“Camping or travelling in a campervan/motorhome is the perfect opportunity to bring your pet along. There are countless campsites that are pet-friendly around Australia, just be sure to check ahead that everywhere you plan to go is pet friendly,” says Anneke. “National parks are a no-go zone for dogs in Australia, to protect our wildlife.”
“Many hotels and holiday homes now cater to pets, and accommodation booking sites now have a filter for pet-friendly properties. Takeyourpet.com.au is an excellent source of information.”
According to Anneke, more preparation is required if you’re travelling by air.
“Pet transport experts like JetPets can smooth the process and guide you through what’s needed to get to your destination. You’ll need to take your pet for a vet check-up to ensure they are fit to fly, an if your pet is too young or old, or not in full health, your airline may restrict their travel,” says Anneke. “You’ll also need to check the pet weight and height restrictions of your chosen airline. Your pet transporter should help you organise paperwork including transit health certificates, permits and quarantine provisions. Find out what style and size of the crate they’ll be travelling in, and if you have an anxious pet let your mate get comfortable by spending some time in the crate before the big day, taking them on short journeys and filling the crate with their favourite snuggle toy or blanket.”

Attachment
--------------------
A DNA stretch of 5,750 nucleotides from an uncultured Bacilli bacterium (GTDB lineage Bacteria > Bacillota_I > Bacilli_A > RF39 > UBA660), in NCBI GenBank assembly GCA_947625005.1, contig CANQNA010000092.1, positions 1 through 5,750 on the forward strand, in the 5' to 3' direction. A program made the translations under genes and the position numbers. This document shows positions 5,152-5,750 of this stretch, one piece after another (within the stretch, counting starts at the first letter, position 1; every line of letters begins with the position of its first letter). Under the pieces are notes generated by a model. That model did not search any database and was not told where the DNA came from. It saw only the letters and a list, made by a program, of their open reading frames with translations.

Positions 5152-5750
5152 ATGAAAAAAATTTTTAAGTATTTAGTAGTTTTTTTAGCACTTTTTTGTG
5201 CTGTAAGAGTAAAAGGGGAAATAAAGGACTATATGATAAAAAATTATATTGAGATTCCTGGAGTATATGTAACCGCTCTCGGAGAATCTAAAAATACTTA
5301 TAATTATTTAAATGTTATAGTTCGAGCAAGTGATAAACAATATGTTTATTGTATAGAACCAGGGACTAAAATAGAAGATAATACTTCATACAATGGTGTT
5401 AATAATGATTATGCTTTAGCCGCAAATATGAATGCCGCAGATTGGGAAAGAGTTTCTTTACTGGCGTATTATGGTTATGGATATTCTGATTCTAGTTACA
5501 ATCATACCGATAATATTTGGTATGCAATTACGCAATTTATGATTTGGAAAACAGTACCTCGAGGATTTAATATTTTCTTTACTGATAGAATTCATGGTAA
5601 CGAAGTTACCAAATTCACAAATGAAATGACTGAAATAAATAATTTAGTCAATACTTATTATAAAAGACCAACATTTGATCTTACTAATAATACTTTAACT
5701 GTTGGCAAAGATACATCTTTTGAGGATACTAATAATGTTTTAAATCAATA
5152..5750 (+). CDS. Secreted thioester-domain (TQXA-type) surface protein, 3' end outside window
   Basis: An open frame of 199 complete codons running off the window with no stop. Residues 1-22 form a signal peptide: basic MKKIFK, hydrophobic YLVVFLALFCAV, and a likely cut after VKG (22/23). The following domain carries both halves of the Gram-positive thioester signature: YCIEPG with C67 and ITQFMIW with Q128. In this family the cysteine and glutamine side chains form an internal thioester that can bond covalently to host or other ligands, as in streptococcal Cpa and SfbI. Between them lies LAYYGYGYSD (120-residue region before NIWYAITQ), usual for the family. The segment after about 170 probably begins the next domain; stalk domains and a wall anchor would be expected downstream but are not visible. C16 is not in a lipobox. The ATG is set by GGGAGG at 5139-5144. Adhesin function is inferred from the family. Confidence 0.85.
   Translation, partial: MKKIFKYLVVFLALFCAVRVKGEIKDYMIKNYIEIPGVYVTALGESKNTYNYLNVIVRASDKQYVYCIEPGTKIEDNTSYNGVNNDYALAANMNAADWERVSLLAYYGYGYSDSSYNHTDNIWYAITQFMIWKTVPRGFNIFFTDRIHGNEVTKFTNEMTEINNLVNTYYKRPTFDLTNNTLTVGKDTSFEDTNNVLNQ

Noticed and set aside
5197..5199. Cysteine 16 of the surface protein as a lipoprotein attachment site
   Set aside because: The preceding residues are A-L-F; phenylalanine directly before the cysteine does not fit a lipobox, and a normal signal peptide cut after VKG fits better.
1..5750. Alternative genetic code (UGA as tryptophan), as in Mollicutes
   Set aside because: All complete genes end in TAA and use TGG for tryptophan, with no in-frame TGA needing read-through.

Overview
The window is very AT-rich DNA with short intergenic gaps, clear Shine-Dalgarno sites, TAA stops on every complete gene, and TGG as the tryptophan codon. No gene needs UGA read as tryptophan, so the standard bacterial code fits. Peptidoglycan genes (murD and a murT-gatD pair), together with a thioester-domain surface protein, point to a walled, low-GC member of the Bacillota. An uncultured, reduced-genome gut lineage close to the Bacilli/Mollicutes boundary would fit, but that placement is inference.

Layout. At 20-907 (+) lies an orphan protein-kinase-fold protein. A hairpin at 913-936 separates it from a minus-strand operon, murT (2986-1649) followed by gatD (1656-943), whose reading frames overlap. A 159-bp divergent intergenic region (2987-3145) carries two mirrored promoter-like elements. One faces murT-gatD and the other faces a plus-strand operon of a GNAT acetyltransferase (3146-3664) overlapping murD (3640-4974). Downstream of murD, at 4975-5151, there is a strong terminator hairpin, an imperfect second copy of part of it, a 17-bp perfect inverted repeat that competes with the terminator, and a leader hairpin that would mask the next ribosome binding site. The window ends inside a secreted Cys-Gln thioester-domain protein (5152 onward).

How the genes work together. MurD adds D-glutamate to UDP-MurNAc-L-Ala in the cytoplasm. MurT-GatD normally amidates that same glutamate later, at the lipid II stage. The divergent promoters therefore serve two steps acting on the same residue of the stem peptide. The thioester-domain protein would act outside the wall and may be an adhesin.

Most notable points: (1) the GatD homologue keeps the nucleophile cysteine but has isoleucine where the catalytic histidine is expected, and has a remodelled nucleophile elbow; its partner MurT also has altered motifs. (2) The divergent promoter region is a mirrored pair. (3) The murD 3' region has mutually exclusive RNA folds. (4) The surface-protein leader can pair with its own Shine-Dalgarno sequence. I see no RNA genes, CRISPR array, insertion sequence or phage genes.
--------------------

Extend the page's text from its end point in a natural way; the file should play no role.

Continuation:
Anneke’s top tips for making your holiday purr-fect
- Spend some time creating a pet resume, including things like vaccinations, flea and worming treatments, and training courses; you’ll find that most properties will be more than happy to accommodate you.
- Pets need to be kept safe and buckled in too, and drivers may be fined for having an unruly or unsafe pet in a vehicle. If you’re taking your pet on a road trip, pack a comfy harness with a seatbelt attachment.
- Fun can be messy, and washing your pet can be a challenge on the road. Take along a dry shampoo for pets, which will keep them clean and fresh without the hassle
- Be sure to pack enough food and water for your fur baby too if you’re venturing to remote locations.
- Make sure your pet is microchipped! You can check your chip’s contact details at petaddress.com.au . Pop an engraved ID tag on your pet’s collar, too. The risk of your pet losing their way or escaping is much higher in an unfamiliar environment, and the quickest way to have them returned safely to you is through an ID tag with a phone number.
- ‘Accidents’ do happen, especially if your dog is out of routine and not sure where they should go to the toilet, so take your pet for regular toilet breaks.
- Pack a ‘parking’ style lead, which will allow you to clip your pet’s lead onto chair legs, fences or trees if you need to secure them while you’re out and about.
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